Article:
Crude: ‘black gold’ to follow footsteps of yellow gold?
Fawad Razaqzada July 20, 2015 11:34 PM
<p>Commodities have been in the receiving end of the bear blitz in recent weeks. Traders have been worried about the impact of the appreciating US […]</p>
Commodities have been in the receiving end of the bear blitz in recent weeks. Traders have been worried about the impact of the appreciating US dollar and falling confidence in China, with the world’s second largest economy being a major consumer of gold, oil and Iron ore among other basic materials. Unless you’ve been living under a rock, you would know about the huge $45 drop in the value of gold in overnight trading in China. The vicious drop was apparently sparked by large sell volumes on the gold exchange in Shanghai. While the extent of the sell-off has surprised even us, we nevertheless had been warning about a move of this magnitude for several weeks, most notably on Wednesday of last week (see “Gold on the brink as Yellen talks up 2015 rate hike prospects” for more). After bouncing off its lows, the yellow precious metal has spent most of the European session in consolidation as traders decide on their next move, but it essentially remains on a shaky footing. Other precious metals such as platinum and silver were also hammered overnight, although the latter managed to momentarily recoup all of its losses as traders took profit.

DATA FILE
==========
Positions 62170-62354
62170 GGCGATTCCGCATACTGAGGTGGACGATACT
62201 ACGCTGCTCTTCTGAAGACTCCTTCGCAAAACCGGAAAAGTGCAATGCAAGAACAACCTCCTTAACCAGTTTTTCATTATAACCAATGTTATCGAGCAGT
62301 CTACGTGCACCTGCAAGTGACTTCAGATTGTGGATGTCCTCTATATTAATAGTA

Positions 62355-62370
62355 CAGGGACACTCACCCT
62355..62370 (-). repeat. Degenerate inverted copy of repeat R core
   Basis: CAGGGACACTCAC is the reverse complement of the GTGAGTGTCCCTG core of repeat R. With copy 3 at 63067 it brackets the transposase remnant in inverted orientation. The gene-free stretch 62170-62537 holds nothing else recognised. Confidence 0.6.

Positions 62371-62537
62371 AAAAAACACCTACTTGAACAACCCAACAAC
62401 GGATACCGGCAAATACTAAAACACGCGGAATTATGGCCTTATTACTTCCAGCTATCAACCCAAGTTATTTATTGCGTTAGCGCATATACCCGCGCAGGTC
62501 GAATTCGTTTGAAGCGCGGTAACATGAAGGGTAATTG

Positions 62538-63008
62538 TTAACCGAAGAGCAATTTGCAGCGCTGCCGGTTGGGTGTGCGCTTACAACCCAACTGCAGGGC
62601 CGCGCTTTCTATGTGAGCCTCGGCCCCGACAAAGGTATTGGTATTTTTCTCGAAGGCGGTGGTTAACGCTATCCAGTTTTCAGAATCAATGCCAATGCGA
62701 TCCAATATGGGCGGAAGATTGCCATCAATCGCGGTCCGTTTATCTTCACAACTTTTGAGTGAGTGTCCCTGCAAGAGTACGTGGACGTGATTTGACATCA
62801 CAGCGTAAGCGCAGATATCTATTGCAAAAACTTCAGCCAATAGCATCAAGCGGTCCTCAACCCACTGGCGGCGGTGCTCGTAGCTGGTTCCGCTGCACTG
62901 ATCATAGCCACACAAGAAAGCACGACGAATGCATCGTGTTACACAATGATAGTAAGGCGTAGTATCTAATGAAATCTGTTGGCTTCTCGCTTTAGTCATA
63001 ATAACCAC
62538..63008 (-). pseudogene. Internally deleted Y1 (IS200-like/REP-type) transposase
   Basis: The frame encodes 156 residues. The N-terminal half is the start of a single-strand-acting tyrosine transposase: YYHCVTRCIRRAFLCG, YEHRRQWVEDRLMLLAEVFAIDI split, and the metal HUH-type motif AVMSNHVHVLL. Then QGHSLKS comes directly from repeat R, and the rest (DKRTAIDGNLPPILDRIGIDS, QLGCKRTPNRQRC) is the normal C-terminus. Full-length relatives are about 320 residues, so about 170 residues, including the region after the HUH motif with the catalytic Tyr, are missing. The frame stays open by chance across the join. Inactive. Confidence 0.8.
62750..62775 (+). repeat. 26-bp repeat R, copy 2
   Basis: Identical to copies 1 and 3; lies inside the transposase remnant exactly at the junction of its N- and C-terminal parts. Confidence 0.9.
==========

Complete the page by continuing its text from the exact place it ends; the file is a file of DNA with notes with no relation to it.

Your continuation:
In contrast, crude oil has been relatively calm at the start of this week. Brent is currently trading around $56.60 and WTI $50.70. In other words, both oil contracts are near their lows from last week. On Friday, WTI managed to bounce back a tad after the US oil rig count decreased by 7 to 638 in the week prior. Clearly, the sharp price falls in recent weeks has once again discouraged shale producers to drill for oil in the US. Nevertheless, the drop in the rig count has only managed to provide WTI some temporary respite. The US oil contract is again lower today. In addition to the impact of the appreciating US dollar and falling confidence in China, investors are also concerned about the additional supply from Iran that may soon flood the already-saturated oil market.
Technically-minded market participants may have noticed that WTI’s attempts to recover at various stages last week proved futile, with price failing to even test, let alone, break $54.00, which was previously a strong resistance level. The lack of any noticeable buying interest following the huge price slide from earlier in the month suggests that the bears are in full control and that the selling may have further momentum left behind it. As before, the key support level to watch now is at around $50. As well as a psychologically-important point, this level marks the 61.8% Fibonacci retracement of the upswing from the March low. But given the manner in which oil has sold off (i.e. aggressively), we wouldn’t be surprised if WTI not only breaks below here but eventually goes on to even revisit the March low at $42.00 at some point down the line.
As things stand therefore, the path of least resistance is clearly to the downside and we could see a vicious sell-off in oil over the coming days. But should the oil bulls manage to defend the $50 handle successfully then we may after all witness some price recovery. Even so, the bulls would do very well to get past $54.00 resistance, let alone $56.50.
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